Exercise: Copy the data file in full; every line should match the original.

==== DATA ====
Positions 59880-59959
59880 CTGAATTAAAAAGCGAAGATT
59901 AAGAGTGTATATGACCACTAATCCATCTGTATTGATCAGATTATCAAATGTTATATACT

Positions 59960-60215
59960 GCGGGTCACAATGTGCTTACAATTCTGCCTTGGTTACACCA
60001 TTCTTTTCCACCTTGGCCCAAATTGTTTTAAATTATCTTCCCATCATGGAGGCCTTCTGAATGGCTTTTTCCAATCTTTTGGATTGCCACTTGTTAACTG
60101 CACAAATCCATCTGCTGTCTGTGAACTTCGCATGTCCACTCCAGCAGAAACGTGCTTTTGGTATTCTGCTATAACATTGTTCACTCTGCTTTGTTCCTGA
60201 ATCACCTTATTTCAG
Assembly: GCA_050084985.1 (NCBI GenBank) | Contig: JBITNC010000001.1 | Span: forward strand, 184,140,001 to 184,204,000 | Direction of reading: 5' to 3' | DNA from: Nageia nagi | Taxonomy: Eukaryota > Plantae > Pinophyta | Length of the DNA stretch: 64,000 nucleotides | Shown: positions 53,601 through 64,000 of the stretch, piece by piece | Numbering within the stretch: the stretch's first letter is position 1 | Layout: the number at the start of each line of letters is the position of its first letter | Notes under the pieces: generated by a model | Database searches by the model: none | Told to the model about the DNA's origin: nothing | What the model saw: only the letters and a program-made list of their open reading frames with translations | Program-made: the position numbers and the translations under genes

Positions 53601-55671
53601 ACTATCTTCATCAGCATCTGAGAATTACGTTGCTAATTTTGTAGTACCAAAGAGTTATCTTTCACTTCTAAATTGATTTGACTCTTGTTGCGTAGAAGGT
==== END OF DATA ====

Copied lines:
Positions 59880-59959
59880 CTGAATTAAAAAGCGAAGATT
59901 AAGAGTGTATATGACCACTAATCCATCTGTATTGATCAGATTATCAAATGTTATATACT

Positions 59960-60215
59960 GCGGGTCACAATGTGCTTACAATTCTGCCTTGGTTACACCA
60001 TTCTTTTCCACCTTGGCCCAAATTGTTTTAAATTATCTTCCCATCATGGAGGCCTTCTGAATGGCTTTTTCCAATCTTTTGGATTGCCACTTGTTAACTG
60101 CACAAATCCATCTGCTGTCTGTGAACTTCGCATGTCCACTCCAGCAGAAACGTGCTTTTGGTATTCTGCTATAACATTGTTCACTCTGCTTTGTTCCTGA
60201 ATCACCTTATTTCAG
Assembly: GCA_050084985.1 (NCBI GenBank) | Contig: JBITNC010000001.1 | Span: forward strand, 184,140,001 to 184,204,000 | Direction of reading: 5' to 3' | DNA from: Nageia nagi | Taxonomy: Eukaryota > Plantae > Pinophyta | Length of the DNA stretch: 64,000 nucleotides | Shown: positions 53,601 through 64,000 of the stretch, piece by piece | Numbering within the stretch: the stretch's first letter is position 1 | Layout: the number at the start of each line of letters is the position of its first letter | Notes under the pieces: generated by a model | Database searches by the model: none | Told to the model about the DNA's origin: nothing | What the model saw: only the letters and a program-made list of their open reading frames with translations | Program-made: the position numbers and the translations under genes

Positions 53601-55671
53601 ACTATCTTCATCAGCATCTGAGAATTACGTTGCTAATTTTGTAGTACCAAAGAGTTATCTTTCACTTCTAAATTGATTTGACTCTTGTTGCGTAGAAGGT